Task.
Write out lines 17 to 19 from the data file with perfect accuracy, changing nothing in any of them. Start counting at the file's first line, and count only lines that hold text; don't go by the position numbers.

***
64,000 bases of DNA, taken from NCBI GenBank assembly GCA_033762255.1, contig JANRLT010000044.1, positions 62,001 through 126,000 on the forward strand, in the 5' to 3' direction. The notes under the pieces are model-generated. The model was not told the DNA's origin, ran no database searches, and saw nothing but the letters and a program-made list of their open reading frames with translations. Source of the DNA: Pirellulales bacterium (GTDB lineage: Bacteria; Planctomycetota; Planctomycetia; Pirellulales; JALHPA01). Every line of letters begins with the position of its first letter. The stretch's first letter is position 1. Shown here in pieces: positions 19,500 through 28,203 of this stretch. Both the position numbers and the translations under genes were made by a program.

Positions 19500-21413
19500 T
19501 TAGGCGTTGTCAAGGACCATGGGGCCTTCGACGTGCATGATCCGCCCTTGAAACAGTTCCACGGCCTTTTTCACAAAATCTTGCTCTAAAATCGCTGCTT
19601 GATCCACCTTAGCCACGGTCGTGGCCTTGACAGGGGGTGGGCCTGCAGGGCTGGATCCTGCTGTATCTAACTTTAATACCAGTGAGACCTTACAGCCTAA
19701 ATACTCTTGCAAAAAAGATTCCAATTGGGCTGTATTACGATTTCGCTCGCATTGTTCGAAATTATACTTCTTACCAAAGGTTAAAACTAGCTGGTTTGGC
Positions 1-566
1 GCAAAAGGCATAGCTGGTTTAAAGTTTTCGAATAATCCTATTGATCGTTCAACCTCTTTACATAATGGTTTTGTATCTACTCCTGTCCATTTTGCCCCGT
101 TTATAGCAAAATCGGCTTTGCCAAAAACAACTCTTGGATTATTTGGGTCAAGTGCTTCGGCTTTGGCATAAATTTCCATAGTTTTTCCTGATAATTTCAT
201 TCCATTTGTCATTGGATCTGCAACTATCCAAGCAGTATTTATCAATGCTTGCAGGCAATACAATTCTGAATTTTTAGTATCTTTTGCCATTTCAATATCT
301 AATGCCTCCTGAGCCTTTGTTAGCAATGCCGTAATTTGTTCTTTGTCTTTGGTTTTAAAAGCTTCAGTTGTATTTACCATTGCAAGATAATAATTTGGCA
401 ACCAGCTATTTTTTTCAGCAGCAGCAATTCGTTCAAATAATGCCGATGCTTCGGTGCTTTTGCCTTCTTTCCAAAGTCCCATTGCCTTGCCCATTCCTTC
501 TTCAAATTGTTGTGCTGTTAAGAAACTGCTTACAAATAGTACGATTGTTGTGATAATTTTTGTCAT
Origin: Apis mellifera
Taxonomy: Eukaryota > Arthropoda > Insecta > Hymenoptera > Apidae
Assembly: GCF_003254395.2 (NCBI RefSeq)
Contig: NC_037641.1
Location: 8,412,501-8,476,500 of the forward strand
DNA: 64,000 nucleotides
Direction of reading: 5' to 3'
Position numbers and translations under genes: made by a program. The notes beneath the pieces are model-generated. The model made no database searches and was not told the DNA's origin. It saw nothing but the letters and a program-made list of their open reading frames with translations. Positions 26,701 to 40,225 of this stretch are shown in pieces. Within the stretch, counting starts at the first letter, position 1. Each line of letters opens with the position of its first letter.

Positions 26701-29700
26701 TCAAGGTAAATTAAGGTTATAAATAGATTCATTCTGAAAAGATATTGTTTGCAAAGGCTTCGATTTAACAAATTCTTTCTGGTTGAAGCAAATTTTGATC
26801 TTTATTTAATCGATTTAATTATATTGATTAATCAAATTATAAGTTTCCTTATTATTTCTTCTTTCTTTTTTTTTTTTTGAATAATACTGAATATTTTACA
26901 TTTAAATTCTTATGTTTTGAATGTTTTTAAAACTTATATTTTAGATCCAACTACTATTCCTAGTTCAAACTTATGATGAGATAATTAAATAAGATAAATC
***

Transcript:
Contig: NC_037641.1
Location: 8,412,501-8,476,500 of the forward strand
DNA: 64,000 nucleotides